The Law Society broadly accepts the thrust and purpose of the Bill, but agrees that it would be more appropriate for its provisions to be contained in the Socilitors Act 1933, which brings together provisions relating to the conduct of solicitors. I disagree with that argument. It is essential for solicitors in the estate agency business, of which there are about 250, to be covered in the Bill. I do not share the Law Society's faith in its ability to achieve the same results as the Bill. The history of the Law Society's regulating of affairs shows that all too often the interests of solicitors are placed above those of the client. That is evidenced by the number of complaints, many of which are admittedly unsubstantiated, but some are upheld, that are received every year by the solicitors' complaints bureau.

The Law Society has carried out much good work and achieved good results in some areas, but it has not been stringent enough in addressing some of the practices of its members. If we acceded to its argument that solicitors should not be included in the Bill, I have no reason to suppose that things would be any different. That would create two classes of people selling property. They would be subject to different sets of rules and that is undesirable. Solicitors in Scotland are in a rather different position. If that matter is not raised in this debate it will have to be carefully considered in Committee because Scottish solicitors have particular problems, although it is not my place to go into those now.

I strongly support the Bill, but it could be improved by the inclusion of the commercial sector, and such inclusion is essential. The Bill is not the last word on the regulation of estate agents and I look forward to further measures from the Department of Trade and Industry, especially on matters such as the bidding up of prices, which is a rife and iniquitous practice. We must stamp out claims of higher bids and I hope that orders will ensure that that is firmly dealt with. Pressuring buyers to take out other services is also iniquitous and unacceptable. The Bill makes a start by dealing with the misdescription of property. That is in the paramount interests of the consumer and will achieve higher standards in that small part of the estate agency profession which is not as ethical as it should be.

11.9 am

Mr. Austin Mitchell (Great Grimsby)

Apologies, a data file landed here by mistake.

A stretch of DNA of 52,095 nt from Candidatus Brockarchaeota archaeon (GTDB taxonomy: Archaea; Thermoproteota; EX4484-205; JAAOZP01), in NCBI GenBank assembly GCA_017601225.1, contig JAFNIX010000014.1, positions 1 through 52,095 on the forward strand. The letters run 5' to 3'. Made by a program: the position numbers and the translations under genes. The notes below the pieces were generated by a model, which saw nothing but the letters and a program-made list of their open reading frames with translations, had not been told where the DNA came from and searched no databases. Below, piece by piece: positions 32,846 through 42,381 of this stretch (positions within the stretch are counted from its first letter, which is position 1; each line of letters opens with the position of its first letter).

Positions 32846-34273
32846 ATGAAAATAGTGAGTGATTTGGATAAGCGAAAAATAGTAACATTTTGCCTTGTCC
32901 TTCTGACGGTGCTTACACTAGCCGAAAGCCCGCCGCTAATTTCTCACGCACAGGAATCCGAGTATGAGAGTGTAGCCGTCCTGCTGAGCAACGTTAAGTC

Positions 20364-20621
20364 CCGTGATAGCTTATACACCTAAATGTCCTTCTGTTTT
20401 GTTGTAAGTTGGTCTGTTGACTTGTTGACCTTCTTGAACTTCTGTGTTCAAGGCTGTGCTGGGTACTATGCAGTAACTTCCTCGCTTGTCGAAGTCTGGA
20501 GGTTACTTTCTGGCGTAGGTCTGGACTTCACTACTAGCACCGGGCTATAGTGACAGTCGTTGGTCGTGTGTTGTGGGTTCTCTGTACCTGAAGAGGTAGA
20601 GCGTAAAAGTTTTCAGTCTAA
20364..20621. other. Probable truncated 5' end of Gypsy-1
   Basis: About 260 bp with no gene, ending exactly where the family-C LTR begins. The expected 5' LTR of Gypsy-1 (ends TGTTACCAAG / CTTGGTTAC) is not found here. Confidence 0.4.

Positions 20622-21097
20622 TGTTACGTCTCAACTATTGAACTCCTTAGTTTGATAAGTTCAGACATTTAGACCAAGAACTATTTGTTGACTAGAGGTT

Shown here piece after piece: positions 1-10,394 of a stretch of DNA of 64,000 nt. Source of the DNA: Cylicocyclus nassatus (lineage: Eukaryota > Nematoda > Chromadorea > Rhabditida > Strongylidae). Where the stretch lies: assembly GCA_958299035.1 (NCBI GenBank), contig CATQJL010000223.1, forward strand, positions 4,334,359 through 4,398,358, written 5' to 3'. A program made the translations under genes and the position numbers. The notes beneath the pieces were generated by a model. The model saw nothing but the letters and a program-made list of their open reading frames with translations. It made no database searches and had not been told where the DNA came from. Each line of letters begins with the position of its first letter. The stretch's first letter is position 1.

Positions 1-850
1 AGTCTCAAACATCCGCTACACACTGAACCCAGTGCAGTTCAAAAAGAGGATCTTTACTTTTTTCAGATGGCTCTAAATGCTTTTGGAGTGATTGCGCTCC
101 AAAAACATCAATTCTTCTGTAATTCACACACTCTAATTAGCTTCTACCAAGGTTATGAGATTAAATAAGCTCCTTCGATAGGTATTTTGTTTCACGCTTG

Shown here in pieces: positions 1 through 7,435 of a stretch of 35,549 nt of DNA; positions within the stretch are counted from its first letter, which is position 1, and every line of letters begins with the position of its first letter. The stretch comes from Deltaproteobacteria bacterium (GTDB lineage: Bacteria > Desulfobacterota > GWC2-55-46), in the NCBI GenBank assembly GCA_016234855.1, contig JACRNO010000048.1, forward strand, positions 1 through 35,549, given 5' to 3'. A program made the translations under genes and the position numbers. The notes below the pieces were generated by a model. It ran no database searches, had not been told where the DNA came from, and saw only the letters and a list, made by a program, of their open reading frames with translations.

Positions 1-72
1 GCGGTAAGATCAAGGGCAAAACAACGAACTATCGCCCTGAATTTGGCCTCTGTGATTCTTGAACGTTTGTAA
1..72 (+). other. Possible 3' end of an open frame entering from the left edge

I am happy to follow the hon. Member for Gloucester (Mr. French), who has just delivered what an estate agent might describe as a short speech.

I am proud to be a sponsor of this important but simple Bill, which will plug a gap in the legislation. That is a good role for private Members' Bills. The gap is in the Trade Descriptions Act 1968, which applies to goods and services but not to properties. A hotel, for instance, cannot advertise itself as being adjacent—which is a fairly flexible term—to a facility such as a railway station, a swimming bath or even the House of Commons if that is not true. A property, however, can be advertised as being adjacent to such facilities, whether it is true or not.

We should be able to rely on the particulars given by estate agents, just as we should be able to rely on the details of goods and services. Probably because of the gap in the legislation, a peculiar lyricism has developed among estate agents, most of whom seem to be Oxford or Cambridge English graduates, or to have attended the Goebbels college of doublespeak, sometimes attended by political parties and Ministers, if their catch-all statements are anything to go by. As a result, estate agents' descriptions are often unreliable. My feelings about my own property are particularly malevolent, but, when trying to sell a property, estate agents become lyrical. The Roy Brooks school of insulting properties seems to have died out; instead we read descriptions such as "quiet road", referring to a howling four-lane carriageway.

One of my constituents bought her property because of what had been described as a "rural aspect", unaware that planning permission had been granted for the building of 2,000 houses on the rural aspect to which she had been so attracted. In another case, a covered back passage was described as a conservatory. Of course, descriptions of property are often subjective, but in many instances there are objective criteria by which to judge misdescriptions.